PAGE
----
But the decisions worked then and they work now.A common criticism of the average “supergroup solo project” is that it’s either so left field that no way could the rest of the band could have recorded it, or that it’s effectively the sound of the band with the bandmates omitted.

Banks leans more towards the latter than the former, as you’d expect and probably hope.As the primary writer in the band, he’d effectively have required a complete mental rewiring to not sound a bit like Genesis.And A Curious Feeling, in particular, sits snugly within the same kind of area as Wind & Wuthering/And Then There Were Three, only without the former’s portentousness and the latter’s creakiness.

Moving on, it becomes apparent that there isn’t a single Banks sound, just as we discovered there wasn’t a single Genesis sound.Rather, by blending seamlessly into a succession of purpose-built line-ups, he demonstrates a fine grasp of whatever the market of the day was demanding, without ever losing the essential Banksiness of his writing and playing.

Thus, The Fugitive is clearly a child of the early eighties, as prone to bouncy, dancey electronics as it is to more laid back textures; Bankstatement is likewise the stomp of eighties-rocking Genesis, opening with the aptly-titled “Throwback,” and eventually throwing itself as far back as “Abacab” (“Queen of Darkness”).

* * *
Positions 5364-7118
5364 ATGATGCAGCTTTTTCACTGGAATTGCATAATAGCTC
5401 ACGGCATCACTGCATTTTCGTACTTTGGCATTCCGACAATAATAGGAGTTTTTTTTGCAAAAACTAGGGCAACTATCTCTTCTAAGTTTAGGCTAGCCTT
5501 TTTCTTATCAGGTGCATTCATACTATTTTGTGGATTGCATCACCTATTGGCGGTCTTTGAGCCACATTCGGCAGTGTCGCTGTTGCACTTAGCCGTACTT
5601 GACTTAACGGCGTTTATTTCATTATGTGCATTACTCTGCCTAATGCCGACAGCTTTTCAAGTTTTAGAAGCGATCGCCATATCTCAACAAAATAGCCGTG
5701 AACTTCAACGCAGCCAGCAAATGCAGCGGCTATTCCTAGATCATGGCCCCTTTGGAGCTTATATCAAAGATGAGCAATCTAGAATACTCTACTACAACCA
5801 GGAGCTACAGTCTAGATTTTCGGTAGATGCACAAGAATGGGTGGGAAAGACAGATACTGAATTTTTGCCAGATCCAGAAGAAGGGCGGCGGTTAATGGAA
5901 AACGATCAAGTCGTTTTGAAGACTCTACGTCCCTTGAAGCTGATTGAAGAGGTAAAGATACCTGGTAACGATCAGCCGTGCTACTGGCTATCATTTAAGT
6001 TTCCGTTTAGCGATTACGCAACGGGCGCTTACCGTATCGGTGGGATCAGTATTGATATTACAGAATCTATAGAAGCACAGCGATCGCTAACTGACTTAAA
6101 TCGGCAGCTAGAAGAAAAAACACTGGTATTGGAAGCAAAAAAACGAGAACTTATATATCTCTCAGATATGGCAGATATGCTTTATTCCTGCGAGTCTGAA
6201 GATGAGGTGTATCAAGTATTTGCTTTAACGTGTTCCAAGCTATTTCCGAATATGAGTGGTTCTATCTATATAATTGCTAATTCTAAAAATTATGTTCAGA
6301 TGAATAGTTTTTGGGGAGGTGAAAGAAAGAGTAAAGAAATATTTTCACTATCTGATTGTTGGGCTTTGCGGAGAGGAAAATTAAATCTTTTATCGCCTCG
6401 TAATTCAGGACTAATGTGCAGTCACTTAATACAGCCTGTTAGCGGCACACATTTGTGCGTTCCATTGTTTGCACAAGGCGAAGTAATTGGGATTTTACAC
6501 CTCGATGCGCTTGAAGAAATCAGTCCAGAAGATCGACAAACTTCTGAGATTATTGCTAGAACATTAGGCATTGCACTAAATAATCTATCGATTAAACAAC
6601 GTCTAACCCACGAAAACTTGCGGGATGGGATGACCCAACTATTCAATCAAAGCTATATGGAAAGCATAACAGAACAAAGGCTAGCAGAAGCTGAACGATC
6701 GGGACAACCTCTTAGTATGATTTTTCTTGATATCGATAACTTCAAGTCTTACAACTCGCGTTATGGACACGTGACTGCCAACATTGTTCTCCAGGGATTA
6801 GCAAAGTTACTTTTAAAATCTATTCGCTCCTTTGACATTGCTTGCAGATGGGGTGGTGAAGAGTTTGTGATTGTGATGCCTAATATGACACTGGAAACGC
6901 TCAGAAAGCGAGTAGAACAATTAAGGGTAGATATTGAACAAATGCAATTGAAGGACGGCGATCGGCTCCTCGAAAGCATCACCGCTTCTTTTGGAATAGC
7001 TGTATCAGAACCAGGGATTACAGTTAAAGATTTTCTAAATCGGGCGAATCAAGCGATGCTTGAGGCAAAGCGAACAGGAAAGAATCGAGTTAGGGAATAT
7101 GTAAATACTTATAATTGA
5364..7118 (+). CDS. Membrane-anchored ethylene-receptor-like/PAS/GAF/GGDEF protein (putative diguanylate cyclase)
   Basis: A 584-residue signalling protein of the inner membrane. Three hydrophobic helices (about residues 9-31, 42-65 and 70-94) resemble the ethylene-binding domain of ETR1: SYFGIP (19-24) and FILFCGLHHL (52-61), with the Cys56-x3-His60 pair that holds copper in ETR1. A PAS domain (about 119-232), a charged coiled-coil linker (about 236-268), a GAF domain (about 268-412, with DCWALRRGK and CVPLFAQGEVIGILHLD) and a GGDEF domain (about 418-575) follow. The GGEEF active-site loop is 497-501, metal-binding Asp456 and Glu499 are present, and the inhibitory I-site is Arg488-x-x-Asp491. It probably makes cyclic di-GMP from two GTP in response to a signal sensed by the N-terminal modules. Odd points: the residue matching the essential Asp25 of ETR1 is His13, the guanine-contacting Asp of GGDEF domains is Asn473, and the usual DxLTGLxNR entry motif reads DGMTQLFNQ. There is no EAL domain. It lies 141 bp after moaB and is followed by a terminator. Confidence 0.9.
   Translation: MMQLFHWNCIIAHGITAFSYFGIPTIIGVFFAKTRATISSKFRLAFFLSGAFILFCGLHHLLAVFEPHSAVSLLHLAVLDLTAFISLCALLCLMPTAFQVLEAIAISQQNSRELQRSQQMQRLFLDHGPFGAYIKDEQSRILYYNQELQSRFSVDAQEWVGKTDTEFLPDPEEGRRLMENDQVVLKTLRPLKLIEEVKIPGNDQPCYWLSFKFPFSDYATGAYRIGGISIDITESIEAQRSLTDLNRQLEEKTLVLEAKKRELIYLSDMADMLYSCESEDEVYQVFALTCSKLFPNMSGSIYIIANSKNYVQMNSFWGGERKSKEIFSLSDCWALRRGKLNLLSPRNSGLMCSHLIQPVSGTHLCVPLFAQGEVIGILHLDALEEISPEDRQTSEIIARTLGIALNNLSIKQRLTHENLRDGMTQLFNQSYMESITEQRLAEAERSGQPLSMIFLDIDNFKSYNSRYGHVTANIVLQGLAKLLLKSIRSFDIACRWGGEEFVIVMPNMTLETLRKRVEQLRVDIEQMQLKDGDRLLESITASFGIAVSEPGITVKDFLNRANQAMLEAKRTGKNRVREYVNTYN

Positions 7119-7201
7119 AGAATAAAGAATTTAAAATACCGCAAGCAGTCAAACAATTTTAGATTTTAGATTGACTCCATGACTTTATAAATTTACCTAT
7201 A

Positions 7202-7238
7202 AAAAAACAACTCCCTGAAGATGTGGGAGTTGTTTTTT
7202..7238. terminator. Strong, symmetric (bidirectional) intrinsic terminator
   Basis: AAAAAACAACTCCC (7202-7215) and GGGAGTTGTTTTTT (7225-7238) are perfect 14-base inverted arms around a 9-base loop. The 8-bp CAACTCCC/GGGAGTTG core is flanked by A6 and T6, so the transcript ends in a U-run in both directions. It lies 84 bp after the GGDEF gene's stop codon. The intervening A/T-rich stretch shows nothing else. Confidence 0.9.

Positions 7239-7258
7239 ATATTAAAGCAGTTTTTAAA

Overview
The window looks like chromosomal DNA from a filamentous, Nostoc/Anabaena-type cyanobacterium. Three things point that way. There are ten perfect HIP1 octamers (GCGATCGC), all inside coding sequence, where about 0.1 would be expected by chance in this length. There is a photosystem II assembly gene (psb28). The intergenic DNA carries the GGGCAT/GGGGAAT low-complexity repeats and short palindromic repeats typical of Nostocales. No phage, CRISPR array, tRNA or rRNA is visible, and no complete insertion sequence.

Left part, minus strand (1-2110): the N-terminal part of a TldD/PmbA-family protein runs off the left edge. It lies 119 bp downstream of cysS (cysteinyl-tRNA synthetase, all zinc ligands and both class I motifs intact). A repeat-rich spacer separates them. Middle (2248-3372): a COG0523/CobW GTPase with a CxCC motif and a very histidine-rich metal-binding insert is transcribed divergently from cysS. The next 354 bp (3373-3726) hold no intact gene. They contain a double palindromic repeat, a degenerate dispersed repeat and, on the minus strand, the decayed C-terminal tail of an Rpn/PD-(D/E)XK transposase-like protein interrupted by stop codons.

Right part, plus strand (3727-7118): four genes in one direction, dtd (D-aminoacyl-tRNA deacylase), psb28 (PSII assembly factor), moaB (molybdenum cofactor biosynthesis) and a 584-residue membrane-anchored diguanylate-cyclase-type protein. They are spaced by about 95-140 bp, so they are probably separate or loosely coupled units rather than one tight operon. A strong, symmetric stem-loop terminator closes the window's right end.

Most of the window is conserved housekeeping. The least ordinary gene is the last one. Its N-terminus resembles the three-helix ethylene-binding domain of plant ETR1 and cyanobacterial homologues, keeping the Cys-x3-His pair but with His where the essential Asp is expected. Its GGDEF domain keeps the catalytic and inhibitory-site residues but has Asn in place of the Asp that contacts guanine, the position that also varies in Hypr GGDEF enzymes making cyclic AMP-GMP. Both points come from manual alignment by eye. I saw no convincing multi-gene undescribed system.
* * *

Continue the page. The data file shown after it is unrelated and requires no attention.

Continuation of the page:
It’s the most commercial album in the box, and maybe the most dated as well, but move on to Still and Banks is back in finely balanced Fugitive territory; and Strictly Inc is just fun from start to finish.Add the soundtracks, which are necessarily all over the place - technological pomp for one cut, moody symphonics for another; dangerously dance-able for another - and Banks emerges from the box set as one of the most (musically) successful and versatile supergroup solo artists in the entire pack, Genesissy or otherwise.

Bananarama

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In Stereo

(Absolute/BFD)

Back down to a duo after the thrills of the recent reunion tour, Bananarama - Keren Woodward and Sara Dallin - release their first new album in a decade, but neither time nor space have changed the one thing that always made the group so special.Which is… Bananarama are brilliant, probably the key pop group of the British eighties, one of the best of the nineties and, hurrah, one of the most enjoyable of today as well.